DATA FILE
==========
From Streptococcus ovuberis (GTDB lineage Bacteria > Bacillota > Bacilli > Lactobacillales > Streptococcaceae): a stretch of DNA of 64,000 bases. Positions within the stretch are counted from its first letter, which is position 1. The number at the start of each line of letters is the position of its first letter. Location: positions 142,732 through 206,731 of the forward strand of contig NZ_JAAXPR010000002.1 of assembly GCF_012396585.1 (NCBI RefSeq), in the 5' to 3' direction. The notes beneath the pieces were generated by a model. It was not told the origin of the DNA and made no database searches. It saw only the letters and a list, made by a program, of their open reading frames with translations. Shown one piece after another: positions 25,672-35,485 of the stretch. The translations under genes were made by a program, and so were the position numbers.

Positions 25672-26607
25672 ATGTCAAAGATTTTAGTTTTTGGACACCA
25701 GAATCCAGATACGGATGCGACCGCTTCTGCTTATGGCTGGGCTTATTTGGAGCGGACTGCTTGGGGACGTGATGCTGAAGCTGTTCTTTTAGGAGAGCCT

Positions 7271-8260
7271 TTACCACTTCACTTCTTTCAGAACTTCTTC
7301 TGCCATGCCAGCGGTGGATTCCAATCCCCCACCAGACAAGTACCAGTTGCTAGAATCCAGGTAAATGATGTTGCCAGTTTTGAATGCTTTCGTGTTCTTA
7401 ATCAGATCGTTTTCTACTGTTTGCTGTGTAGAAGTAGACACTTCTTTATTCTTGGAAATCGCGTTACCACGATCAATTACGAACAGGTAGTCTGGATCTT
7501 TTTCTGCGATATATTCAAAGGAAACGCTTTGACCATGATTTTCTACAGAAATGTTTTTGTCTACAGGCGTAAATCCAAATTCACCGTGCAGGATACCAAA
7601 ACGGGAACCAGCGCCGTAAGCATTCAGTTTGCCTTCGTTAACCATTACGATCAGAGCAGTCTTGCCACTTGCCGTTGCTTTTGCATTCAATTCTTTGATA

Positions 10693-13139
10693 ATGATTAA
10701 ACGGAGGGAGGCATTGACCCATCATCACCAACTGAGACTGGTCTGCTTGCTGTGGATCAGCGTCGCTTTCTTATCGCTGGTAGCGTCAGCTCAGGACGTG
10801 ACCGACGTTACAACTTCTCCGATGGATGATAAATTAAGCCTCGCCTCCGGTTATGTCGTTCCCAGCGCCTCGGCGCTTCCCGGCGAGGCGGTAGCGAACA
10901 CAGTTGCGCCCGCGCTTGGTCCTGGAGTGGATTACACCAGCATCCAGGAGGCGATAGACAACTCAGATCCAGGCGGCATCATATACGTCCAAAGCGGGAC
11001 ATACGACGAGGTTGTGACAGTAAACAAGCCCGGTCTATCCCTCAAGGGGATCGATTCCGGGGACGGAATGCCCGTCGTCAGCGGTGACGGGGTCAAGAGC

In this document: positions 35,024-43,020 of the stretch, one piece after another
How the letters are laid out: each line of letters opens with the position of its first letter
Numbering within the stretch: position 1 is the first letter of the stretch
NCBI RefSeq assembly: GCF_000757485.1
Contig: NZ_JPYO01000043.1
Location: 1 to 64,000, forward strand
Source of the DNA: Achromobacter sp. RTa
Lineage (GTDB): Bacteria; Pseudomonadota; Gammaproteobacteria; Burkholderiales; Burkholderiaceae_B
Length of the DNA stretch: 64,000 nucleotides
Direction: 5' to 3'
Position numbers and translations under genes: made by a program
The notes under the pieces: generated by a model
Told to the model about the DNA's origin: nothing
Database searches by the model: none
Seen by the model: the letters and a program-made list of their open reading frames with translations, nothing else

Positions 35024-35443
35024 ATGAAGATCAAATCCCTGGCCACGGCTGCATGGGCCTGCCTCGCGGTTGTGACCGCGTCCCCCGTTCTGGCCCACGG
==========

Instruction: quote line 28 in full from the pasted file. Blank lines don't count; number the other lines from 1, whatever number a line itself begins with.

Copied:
The notes under the pieces: generated by a model